I find the study of social theory fascinating, indeed delicious! Treats of theories about why we are the way we are. Anthony Elliott, in his book Contemporary Social Theory: An Introduction gives us bites of the variety of social theorists’ dishes. From Adorno and Horkheimer with their analysis of human barbarism and fascism to Freud and psychoanalysis of sexuality, from Marcuse and the power of capitalism to Barthes and Kristeva and the logic of language; along with many others. In my garage I have boxes of books read during my Master’s program; from Marx’s Communist Manifest to Readers on Nietsche, Heiddeger, Hegel, and Kristeva. For this writing I want to explore the theories of the founder of structural linguistics, Ferdinand de Saussure (1858–1913).
Saussure states, “…language is never complete in any single individual, but exists perfectly only in the collectivity.” (Excerpt from Ferdinand de Saussure (1916) Course in General Linguistics. London: Fontana, p. 13.) Elliott continues with the explanation, “Our speech does not so much reflect our inner world as instantiate and reproduce discrete spheres of language as system. To put the point differently, language is less something ‘within’ our minds or selves than something around us in the societal structure—even though, somewhat like God or Santa Claus, language as system is unobservable. … Thus Saussure’s purpose, roughly speaking, was to focus analysis on language as a structure—a structure that constitutes us to our very roots.”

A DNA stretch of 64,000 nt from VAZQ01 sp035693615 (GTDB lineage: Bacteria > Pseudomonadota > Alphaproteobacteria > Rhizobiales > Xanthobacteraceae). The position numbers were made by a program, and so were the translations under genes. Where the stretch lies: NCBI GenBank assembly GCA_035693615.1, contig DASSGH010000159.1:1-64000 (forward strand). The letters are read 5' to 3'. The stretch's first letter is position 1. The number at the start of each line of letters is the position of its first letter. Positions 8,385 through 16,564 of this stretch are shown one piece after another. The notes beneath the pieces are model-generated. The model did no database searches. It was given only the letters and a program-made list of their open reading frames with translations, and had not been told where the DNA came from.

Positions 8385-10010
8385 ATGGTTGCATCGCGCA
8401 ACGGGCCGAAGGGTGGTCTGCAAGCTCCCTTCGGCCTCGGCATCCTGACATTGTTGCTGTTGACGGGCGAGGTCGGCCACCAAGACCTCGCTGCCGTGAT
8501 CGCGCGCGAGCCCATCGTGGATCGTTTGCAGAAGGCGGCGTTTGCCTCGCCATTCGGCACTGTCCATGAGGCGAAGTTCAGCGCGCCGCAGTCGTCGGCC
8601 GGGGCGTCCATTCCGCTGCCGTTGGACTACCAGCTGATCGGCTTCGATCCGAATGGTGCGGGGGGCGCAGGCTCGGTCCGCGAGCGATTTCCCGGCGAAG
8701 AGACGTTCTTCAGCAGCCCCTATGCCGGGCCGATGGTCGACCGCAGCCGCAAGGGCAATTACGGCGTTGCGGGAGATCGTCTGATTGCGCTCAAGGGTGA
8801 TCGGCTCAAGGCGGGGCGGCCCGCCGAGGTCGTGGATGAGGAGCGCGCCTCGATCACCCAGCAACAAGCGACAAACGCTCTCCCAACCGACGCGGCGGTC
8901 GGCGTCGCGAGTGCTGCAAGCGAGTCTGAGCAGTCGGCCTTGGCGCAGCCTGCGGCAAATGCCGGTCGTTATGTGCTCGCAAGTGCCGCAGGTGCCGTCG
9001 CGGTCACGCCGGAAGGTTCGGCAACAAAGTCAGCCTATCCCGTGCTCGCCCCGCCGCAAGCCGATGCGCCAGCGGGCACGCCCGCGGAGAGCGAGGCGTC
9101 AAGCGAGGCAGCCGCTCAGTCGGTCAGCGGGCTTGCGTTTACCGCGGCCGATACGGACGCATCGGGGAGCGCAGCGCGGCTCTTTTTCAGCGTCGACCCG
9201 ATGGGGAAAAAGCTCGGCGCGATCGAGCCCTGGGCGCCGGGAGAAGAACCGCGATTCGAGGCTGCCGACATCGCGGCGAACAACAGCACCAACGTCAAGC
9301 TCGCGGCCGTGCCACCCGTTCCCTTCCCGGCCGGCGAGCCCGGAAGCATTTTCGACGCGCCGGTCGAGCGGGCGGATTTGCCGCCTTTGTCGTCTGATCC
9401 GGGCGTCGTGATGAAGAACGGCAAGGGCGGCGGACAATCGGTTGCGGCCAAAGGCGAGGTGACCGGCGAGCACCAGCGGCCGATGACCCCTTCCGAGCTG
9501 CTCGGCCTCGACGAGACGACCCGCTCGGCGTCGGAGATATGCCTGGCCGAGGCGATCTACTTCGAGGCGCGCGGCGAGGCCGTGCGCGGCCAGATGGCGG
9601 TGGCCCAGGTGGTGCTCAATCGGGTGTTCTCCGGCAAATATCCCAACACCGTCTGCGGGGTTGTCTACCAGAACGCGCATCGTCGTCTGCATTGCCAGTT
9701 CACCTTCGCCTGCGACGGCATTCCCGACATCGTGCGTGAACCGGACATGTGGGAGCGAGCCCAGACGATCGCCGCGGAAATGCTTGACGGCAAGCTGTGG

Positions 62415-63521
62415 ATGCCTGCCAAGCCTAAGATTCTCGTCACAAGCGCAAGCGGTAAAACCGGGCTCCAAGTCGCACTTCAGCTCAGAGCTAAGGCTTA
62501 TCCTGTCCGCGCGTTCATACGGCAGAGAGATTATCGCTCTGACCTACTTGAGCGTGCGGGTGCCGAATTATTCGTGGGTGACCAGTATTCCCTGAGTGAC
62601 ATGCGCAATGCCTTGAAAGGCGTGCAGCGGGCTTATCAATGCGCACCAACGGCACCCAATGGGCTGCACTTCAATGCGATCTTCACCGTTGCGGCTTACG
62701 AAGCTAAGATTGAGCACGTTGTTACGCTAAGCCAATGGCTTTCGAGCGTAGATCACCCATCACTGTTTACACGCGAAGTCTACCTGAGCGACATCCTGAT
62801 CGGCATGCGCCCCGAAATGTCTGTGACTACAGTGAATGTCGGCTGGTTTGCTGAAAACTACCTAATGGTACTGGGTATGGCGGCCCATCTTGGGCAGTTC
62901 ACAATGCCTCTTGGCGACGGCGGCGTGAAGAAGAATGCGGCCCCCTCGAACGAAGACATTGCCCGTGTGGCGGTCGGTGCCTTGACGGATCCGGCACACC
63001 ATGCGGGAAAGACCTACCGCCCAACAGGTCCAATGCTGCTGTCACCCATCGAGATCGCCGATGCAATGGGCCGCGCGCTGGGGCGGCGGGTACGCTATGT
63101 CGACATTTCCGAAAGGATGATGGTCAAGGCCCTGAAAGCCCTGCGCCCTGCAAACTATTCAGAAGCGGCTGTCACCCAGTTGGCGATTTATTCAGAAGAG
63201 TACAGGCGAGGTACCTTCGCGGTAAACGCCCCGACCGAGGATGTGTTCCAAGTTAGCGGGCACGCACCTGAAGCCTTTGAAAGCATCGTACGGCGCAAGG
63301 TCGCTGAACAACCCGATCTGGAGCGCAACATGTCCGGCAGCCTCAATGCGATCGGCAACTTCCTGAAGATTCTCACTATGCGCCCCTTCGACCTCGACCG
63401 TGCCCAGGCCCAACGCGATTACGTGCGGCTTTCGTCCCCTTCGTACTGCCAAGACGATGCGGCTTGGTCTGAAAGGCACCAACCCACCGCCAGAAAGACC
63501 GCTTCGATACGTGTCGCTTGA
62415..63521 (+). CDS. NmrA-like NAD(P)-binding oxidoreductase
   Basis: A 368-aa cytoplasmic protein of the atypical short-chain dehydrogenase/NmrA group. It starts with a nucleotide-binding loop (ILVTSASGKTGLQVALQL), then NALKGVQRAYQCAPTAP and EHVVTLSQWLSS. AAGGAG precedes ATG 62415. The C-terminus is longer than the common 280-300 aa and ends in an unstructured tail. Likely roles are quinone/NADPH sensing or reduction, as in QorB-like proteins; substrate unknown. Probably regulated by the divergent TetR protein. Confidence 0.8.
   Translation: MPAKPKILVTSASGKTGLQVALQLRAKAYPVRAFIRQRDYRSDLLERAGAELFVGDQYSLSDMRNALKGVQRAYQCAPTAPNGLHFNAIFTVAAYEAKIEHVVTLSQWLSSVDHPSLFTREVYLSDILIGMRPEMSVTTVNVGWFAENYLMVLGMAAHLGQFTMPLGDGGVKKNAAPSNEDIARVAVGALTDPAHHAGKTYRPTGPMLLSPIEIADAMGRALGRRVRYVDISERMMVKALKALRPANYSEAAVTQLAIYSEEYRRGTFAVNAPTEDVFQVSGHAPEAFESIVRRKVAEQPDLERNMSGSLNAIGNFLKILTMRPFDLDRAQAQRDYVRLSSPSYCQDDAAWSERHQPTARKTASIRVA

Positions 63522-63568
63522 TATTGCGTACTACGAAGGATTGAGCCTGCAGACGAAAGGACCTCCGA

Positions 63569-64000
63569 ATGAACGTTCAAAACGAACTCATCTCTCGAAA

I would like to continue this line of thinking, with specific analysis on the idea that language constitutes us to our very roots. Language is the structure by which we develop meaning and create our society. John 1:1 states, “In the beginning was the Word…and the Word was God.” (KJV) The word, written or spoken becomes the “God” of one’s life in the sense that it can create a system in which one operates. The language that surrounds an individual determines the structure and perspective of the individual. If the language is fear based the individual will live in a different state of mind than if the language is based on idealism, for example. Language and the symbols that accompany language may be introduced by outside influences, but I would argue that the individual has the capacity to internalize the language and symbols and develop an individual interpretation of the language and symbols. For example, the symbol of the cross and the language that accompanies its meaning may create an initial structure for an individual. However, as the language surrounding this symbol internalizes and soaks into the identity of an individual, it may take on a different meaning. The individual engages in identity formation as he/she engages in the analysis and relationship with these ideas. This may work in the following manner. The individual views the cross as a symbol of the moment when divinity (vertical) met humanity (horizontal); a unique interaction that brings meaning to the concept of eternal life, or eternity within humanity. Although this thought may have come from the societal structure, the individual may fully integrate this idea and then believe in his/her immortality or eternal life. With this internal transition of thought, the individual then begins to create a new societal structure with his/her transformational language. In other words, I propose that language, while coming from the outside structure or system, may be internalized and rewritten in order to create a transformed life structure. For me, this social theory is a tasty thought – taking a collective crop from a structured orchard and creating an individual unique candy apple.
Elliott, Anthony (2009-03-21). Contemporary Social Theory: An Introduction (pp. 56-57). Taylor & Francis. Kindle Edition.
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